Campbell Biology Chapter 4

Carbon and the Molecular Diversity of Life
organic chemistry
The study of all chemicals containing carbon
an organic compound containing only carbon and hydrogen
compounds with the same formula but different structure
structural isomers
compounds that have the same molecular formula but differ in the covalent arrangements of their atoms.
cis-trans isomers
carbons have covalent bonds to the same atoms, but these atoms differ in their spatial arrangements due to the inflexibility of double bonds
cis isomer
has the similiar group connected to the same side of a double bond
trans isomer
Has the simiar grops connected to the oppsite of a double bond
compounds and their superimposable mirror images
functional groups
A specific configuration of atoms commonly attached to the carbon skeletons of organic molecules and usually involved in chemical reactions.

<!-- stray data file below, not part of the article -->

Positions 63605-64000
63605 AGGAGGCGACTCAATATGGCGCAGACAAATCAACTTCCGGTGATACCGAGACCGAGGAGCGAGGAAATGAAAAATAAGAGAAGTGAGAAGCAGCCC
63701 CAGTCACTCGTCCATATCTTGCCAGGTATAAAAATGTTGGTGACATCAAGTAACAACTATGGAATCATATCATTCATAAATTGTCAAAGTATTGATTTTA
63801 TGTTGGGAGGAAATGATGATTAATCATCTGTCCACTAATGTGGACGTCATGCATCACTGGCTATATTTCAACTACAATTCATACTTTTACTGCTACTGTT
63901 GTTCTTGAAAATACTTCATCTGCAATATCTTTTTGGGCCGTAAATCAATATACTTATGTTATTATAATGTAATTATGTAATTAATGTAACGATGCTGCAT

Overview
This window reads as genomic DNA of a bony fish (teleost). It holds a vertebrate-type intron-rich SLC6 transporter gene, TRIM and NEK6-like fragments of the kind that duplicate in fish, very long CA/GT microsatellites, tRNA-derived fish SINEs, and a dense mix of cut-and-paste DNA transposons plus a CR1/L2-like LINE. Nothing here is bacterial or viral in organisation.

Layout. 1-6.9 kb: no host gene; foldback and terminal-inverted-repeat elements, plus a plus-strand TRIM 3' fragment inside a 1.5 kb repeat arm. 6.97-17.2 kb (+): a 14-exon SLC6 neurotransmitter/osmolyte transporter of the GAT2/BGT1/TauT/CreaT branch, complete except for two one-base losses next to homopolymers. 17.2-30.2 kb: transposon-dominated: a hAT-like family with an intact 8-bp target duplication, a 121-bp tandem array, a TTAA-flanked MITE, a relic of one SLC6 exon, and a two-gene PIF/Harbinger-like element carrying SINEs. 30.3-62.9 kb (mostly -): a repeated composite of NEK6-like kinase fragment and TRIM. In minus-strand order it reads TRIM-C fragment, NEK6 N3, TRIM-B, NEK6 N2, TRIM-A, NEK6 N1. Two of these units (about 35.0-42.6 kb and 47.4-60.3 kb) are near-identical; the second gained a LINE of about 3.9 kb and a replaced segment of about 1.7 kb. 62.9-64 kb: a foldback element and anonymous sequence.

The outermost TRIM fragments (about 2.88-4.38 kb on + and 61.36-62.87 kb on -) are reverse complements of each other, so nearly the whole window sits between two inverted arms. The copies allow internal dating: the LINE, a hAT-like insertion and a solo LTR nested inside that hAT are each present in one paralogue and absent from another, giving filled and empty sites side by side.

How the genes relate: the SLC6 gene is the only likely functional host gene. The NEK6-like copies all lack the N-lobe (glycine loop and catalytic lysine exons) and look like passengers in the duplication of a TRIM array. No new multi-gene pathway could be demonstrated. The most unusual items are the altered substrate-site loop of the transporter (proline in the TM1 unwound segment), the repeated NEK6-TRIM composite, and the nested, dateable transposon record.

seven most important chemical groups
hydroxyl, carbonyl, carboxyl, amino, sulfhydryl, phosphate, methyl
hydrogen bonded to oxygen bonded to an organic molecule's carbon skeleton; alcohol; polar (-OH)
consists of a carbon atom joined to an oxygen atom by a double bond. Name: Ketones (w/in a carbon skeleton) or Aldehydes (at the end of carbon skeleton). Example: Acetone (ketone) or Propanal (aldehyde) -C=O
A functional group present in organic acids and consisting of a single carbon atom double-bonded to an oxygen atom and also bonded to a hydroxyl group.
A functional group that consists of a nitrogen atom bonded to two hydrogen atoms; can act as a base in solution, accepting a hydrogen ion and acquiring a charge of +1 (-NH2)
function group- a sulfur atom bonded to an atom of hydrogen; resembles hydroxyl group in shape
a phospsorus atom is bonded to four oxygen atoms. one oxygen is bonded to the carbon skeleton, two oxygen carry negative charges (-OPO3)
-CH3, consists of a carbon bounded to three hydrogen atoms, methylated compounds, affects expression of genes if bounded to DNA, hydrophobic
Adenosine triphosohate
Compound used by cells to store and release energy - ATP